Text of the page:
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|Doug Paulson Candidate Statement|
STATE DEPARTMENT REPRESENTATIVE
Computer Science is an essential component of a strong STEM education strategy. In Minnesota we have been focused on identifying opportunities to support opportunities for students from early childhood to post-secondary to engage in meaningful CS learning. As a part of my role as the state STEM specialist, I have been involved with supporting these initiatives. I am interested in being a board member for CSTA as the organization’s work have been informative for our work and I would like to give back to the organization as well as continue to advocate for systemic computer science opportunities across the country. My vision is to inspire interest in elementary school, make connections across the curriculum in middle school, and challenge and prepare students for career and college opportunities in high school.
WHAT EXPERIENCES AND/OR INTERESTS IN K-12 COMPUTER SCIENCE/INFORMATION TECHNOLOGY EDUCATION QUALIFY YOU TO SERVE AS A LEADER FOR THE ORGANIZATION?
Providing leadership for computer science has been critical for my work. I have provided professional development for elementary school teachers in pedagogy for computational thinking and worked with PLTW on the relationship between AP courses and the PLTW courses. To have a better understanding of this work last summer I designed and delivered a coding camp at the Hormel Gifted Symposium. Most recently I have worked to develop a contract with Mouse, Inc to provide IT certification curriculum for all Minnesota High Schools. I have also attended NSF meetings on computer science to inform Minnesota.
WHAT PREVIOUS EXPERIENCE DO YOU HAVE WITH CSTA?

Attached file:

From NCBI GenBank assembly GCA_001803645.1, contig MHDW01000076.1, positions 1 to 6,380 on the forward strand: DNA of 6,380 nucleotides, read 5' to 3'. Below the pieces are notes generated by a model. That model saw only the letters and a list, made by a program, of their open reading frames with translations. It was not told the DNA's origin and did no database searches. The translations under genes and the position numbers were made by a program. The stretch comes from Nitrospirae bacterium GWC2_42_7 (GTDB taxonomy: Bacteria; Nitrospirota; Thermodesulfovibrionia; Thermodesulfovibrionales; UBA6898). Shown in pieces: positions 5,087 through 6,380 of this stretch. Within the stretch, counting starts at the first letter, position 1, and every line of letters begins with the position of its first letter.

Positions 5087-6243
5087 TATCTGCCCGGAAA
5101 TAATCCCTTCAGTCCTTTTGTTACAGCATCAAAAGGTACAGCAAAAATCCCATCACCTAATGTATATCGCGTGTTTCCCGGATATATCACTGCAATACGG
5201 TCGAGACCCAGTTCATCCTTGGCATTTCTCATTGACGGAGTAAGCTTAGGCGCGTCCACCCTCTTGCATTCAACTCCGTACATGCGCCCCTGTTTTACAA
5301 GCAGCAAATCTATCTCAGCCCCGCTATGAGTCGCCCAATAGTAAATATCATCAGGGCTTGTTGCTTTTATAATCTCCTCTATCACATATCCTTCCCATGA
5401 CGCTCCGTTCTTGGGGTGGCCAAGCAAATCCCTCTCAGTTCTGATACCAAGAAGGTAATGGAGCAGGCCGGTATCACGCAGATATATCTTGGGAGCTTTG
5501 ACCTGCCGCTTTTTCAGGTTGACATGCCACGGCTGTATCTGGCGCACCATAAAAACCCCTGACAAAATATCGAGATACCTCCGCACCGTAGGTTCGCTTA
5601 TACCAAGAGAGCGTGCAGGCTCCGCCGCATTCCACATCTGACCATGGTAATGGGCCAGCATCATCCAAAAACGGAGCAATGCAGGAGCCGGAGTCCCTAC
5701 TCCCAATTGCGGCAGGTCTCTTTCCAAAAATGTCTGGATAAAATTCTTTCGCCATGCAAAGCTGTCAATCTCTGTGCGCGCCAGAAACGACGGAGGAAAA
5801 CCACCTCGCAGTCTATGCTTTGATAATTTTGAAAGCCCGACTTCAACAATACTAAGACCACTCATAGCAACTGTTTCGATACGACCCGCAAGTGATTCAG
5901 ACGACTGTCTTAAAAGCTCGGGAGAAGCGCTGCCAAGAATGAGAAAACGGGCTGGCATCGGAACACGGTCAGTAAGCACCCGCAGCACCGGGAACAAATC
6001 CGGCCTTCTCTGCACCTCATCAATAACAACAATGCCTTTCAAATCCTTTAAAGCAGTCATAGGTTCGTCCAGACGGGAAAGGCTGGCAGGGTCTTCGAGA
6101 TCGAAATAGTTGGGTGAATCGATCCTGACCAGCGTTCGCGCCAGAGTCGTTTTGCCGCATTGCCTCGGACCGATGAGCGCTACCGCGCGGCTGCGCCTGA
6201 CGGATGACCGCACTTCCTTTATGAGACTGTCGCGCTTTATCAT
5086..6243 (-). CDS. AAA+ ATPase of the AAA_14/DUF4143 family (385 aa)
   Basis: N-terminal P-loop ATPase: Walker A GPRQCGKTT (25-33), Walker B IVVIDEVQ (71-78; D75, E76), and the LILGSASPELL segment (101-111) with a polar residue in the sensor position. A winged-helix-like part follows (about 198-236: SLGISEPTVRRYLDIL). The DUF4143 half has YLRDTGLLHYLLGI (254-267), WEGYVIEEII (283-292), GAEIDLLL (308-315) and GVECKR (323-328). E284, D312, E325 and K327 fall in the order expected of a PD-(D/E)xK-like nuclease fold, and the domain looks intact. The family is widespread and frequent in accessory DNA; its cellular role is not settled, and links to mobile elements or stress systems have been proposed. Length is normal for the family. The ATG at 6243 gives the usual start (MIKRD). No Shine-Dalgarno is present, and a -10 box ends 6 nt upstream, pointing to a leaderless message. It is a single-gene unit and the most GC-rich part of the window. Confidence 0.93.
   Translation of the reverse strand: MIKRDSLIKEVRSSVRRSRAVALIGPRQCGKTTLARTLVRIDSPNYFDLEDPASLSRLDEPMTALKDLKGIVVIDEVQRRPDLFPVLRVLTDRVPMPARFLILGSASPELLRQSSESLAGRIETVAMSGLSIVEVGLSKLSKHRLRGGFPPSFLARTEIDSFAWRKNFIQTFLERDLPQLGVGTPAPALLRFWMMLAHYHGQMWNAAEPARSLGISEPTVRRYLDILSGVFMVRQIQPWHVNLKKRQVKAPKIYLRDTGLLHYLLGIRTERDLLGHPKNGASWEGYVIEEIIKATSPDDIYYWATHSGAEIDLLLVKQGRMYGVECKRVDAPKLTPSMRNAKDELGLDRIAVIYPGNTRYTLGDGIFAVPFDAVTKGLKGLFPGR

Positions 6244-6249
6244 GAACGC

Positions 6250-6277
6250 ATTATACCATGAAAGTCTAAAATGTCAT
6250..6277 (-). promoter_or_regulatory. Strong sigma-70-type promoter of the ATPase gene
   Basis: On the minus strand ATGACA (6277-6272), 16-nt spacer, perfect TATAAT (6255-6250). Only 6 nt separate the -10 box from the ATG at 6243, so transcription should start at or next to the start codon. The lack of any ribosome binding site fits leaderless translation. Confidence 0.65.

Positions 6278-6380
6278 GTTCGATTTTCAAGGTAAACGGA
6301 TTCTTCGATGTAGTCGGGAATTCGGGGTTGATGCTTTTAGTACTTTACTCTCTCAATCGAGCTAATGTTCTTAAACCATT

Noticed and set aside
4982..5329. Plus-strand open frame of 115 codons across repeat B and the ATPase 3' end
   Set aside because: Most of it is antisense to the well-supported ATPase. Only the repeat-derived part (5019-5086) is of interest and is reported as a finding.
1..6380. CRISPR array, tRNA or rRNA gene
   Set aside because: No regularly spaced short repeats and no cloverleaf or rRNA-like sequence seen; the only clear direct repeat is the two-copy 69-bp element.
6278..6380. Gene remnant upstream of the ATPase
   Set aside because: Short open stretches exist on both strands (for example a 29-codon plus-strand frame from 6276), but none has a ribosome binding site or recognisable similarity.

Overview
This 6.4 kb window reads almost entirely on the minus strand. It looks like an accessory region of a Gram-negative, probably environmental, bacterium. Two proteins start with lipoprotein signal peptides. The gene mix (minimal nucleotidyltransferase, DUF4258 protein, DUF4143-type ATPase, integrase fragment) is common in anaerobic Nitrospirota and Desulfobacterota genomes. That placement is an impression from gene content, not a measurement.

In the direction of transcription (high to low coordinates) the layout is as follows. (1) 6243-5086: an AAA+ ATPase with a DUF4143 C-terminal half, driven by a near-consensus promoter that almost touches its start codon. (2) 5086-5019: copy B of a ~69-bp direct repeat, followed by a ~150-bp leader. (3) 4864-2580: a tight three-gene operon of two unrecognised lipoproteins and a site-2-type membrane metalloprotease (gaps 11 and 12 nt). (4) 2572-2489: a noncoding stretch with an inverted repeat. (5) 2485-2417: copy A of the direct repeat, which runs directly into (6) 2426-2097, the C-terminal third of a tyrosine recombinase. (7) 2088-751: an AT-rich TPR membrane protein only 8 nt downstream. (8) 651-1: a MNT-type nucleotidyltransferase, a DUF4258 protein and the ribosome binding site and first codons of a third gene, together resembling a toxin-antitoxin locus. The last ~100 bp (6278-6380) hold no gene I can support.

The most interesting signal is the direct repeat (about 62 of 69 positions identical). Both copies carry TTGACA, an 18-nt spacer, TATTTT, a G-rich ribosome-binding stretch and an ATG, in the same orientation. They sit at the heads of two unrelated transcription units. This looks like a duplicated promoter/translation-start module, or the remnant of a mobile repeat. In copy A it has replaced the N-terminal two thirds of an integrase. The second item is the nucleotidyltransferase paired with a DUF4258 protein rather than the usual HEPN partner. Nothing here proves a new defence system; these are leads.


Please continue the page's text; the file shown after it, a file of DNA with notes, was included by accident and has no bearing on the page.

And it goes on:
I have worked with the board of our state affiliate, Gopher State Computer Science Teachers Association.
WHAT LEADERSHIP SKILLS DO YOU HAVE THAT WOULD ENRICH THE BOARD AND THE ORGANIZATION?
I have a broad STEM perspective to provide to computer science. With so many responsibilities on schools and teachers agenda, strategic integration is essential. My background and perspective provides this skill. I have also worked to engage stakeholders from K-12, higher education, and industry to set goals and identify key indicators to measure progress. Finally, I have experiences on multiple boards of directors and held leadership positions to understand how to utilize the board to influence change within the organization and in the larger community.
WHAT DO YOU THINK ARE THE MOST IMPORTANT ISSUES FOR K-12 COMPUTER SCIENCE EDUCATION?Two of the most important issues for computer science is to define the discipline so it is uniformly understood by the larger education community and to identify its role in the system so all students can be engaged in CS. First when many in education think of computer science coding is the first thing that comes to mind. While coding is important, computer science is more than that and we need to communicate it clearly. Secondly, to be successful in implementing CS for all, more opportunities need to be identified as how it supports and is supported by other disciplines rather than supplanting each other.